Podcast: Play in new window
Sam Hall, Ashley Parker and Jay Barth are our guests this week.
Show hosted by Jeff Smith, New School professor and former Missouri State Senator
Show produced by Katherine Caperton.
Original Air Date: June 28, 2014 on SiriusXM “POTUS” Channel 124.
PoliOptics airs on POTUS on Saturdays at 8 am & 6 pm, Sundays at 4 am & 5 pm and Mondays at 2 am.
Follow us on Twitter @Polioptics.
Listen to the show by clicking on the bar above.
Show also available for download on Apple iTunes and other streaming services.
I’m Jeff Smith, urban policy professor at The New School and former Missouri state senator, sitting in for Josh King. This week, we dissect Mississippi politics, which stood at the epicenter of American politics last week as Senator Thad Cochran came back from a political near-death experience and clung to his seat.
We dig deep into what happened on the ground – and why it all matters for the rest of the nation. I’d like to thank my fantastic guests, all three of whom spent election day in Jackson, the state capital: Sam Hall of the Jackson (MS) Clarion-Ledger, Ashley Parker of the New York Times, and Professor Jay Barth, chairman of the Hendrix College political science department, and member of the Arkansas State Board of Education.
In his 1949 landmark book “Southern Politics,” the famed political scientist V.O. Key concluded that the politics of the South “revolves around the position of the Negro … Whatever phase of the Southern political process one seeks to understand, sooner or later the trail of inquiry leads to the Negro.”
Since the Civil War, wealthy and struggling whites clashed over wages, the right to organize unions, and the role of government. About the only thing they agreed upon was the myth of black inferiority that helped unify the South in national political battles to lock in iron-clad segregation and ban black voting.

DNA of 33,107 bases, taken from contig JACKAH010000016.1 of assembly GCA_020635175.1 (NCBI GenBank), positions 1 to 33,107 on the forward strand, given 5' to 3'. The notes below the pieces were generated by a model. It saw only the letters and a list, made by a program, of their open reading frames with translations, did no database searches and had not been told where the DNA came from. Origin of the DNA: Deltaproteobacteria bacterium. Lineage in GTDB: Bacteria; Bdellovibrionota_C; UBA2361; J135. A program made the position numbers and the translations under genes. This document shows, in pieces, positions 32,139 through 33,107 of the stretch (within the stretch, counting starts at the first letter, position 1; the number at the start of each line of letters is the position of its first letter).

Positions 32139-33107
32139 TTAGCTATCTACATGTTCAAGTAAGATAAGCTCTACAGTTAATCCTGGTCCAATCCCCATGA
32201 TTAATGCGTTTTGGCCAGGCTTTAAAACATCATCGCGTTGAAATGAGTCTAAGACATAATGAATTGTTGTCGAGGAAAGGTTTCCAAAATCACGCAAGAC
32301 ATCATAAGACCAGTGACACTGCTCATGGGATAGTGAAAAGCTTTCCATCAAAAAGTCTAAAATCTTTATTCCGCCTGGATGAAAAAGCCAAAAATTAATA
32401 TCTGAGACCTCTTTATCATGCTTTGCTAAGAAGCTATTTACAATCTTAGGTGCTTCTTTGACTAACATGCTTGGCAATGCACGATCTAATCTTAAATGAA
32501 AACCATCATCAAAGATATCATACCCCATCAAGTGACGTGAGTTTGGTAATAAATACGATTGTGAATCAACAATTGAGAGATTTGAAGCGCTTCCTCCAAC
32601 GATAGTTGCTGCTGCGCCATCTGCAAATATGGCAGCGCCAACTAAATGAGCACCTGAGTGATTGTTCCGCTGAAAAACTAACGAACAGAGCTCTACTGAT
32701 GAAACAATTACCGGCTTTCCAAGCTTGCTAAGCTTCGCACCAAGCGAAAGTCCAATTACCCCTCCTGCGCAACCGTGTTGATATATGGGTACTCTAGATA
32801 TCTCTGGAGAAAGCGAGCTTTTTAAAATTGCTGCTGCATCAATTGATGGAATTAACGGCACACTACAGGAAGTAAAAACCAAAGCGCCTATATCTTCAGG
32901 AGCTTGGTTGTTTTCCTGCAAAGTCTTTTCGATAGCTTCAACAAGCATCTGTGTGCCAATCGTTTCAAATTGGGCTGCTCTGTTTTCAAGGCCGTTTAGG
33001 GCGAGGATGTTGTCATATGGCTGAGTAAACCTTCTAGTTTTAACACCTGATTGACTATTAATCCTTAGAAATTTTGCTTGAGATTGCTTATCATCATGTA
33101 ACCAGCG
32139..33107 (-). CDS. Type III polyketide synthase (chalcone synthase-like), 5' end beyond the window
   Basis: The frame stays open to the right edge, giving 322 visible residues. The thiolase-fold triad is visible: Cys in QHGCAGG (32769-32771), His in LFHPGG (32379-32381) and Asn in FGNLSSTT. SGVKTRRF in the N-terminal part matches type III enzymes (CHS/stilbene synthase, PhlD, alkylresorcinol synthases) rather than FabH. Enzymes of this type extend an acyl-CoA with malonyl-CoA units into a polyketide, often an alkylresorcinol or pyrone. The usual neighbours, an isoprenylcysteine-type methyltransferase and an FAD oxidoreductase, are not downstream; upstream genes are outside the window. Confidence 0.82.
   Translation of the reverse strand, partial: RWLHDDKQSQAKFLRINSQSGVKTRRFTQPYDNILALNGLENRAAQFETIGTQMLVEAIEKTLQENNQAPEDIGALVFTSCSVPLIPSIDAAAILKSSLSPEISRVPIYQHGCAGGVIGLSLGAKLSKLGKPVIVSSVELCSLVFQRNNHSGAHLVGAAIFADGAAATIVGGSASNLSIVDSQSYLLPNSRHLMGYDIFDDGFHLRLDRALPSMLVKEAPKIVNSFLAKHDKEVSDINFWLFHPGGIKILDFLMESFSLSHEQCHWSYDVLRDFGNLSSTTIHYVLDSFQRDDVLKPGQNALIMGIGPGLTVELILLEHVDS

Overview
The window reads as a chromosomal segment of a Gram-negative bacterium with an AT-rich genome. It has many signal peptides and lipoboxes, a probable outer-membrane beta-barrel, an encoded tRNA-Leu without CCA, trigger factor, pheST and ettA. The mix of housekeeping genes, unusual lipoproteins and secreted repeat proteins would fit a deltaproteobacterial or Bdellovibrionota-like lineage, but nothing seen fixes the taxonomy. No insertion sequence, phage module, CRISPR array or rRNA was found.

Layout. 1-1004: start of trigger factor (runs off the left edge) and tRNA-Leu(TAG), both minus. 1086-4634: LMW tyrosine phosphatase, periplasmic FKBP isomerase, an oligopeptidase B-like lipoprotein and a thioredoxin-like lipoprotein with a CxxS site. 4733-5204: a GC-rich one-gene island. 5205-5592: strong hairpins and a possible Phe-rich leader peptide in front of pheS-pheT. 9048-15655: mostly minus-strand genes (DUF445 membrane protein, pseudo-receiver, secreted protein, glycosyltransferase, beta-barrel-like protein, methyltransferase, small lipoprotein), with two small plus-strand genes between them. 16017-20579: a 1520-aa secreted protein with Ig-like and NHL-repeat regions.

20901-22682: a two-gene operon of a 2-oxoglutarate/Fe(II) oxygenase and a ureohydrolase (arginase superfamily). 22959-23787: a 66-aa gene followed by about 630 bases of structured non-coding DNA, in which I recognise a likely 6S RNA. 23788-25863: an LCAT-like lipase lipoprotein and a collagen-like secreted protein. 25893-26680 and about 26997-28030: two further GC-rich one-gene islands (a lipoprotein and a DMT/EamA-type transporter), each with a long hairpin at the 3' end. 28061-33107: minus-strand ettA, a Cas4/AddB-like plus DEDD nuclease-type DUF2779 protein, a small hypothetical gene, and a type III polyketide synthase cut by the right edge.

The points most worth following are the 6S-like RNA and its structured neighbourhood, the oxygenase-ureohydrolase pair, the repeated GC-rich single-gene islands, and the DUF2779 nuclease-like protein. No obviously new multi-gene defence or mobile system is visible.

Throughout the 20th century, the Mississippi Democratic Party housed these two factions. Mississippi politics was a battle between the Delta planters and the poor white “peckerwoods,” as Key called them. The planters wanted low taxes and limited public services; the peckerwoods favored the New Deal and the electricity and jobs it brought to the rural South. The affluent Delta produced politicians such as Sen. James Eastland, while the poorer piney woods region produced pols like KKK member Sen. Theodore Bilbo, a fire-breathing race baiter whose vile rhetoric embarrassed the genteel Delta planters.
These divisions persist in Mississippi politics – except now they exist within the Republican Party. As the Mississippi Republican Party’s elder statesman, Thad Cochran is a modern-day Eastland, embodying the measured tone of the planter class. Conversely, the fiery McDaniel was born and raised in an impoverished rural county, and McDaniel’s retrograde rhetoric on race and sex bore uncomfortable resemblances to the hateful Bilbo speeches of yesteryear.
But after much strife and bloodshed, civil rights finally came to Mississippi, giving politicians a new voting bloc with which to contend. And yet even after black residents began registering in droves, it was often considered taboo for politicians to actually court their votes.
But that all changed three weeks ago. After McDaniel’s near-upset in the primary, Cochran tried an unusual strategy during the runoff election: he tried to persuade black Democrats to cross over and vote in the Republican primary. And instead of doing this via under-the-table vote buying, as had once been typical in the Delta, Cochran strategists even boasted about their strategy.
Though the rise of Southern Republicanism in the 1950s did not begin because of race – indeed, Nixon was seen as more
progressive than Kennedy on civil rights until word spread about Kennedy’s phone call to Coretta Scott King while her husband sat in a Birmingham jail – Southern Republican success mushroomed in the 1960s and 1970s due to the Republican Party’s increasingly conservative positioning on civil rights and other issues linked to race.
For 150 years, Mississippi politicians of both parties succeeded by vehemently oppose policies that benefited black residents. Indeed, it was only last year that Mississippi finally ratified the 13th Amendment freeing slaves. And yet Cochran’s very prominent African-American outreach – even as he courted a Republican primary electorate that has been bred on decades of racially-laden appeals – somehow succeeded.
Native Mississippian Sam Hall describes the political undercurrents of the election barely, if at all, visible to the national media who swarmed the state in the closing weeks. Ashley Parker analyzes the national political and policy implications of Cochran’s stunning come-from-behind win. And Jay Barth goes deep twice – first, offering an historical lens through which to understand the politics of the Deep South, and second, describing the tactics and techniques of the Cochran ground war that eluded most of the media. It’s a show no political junkie will want to miss.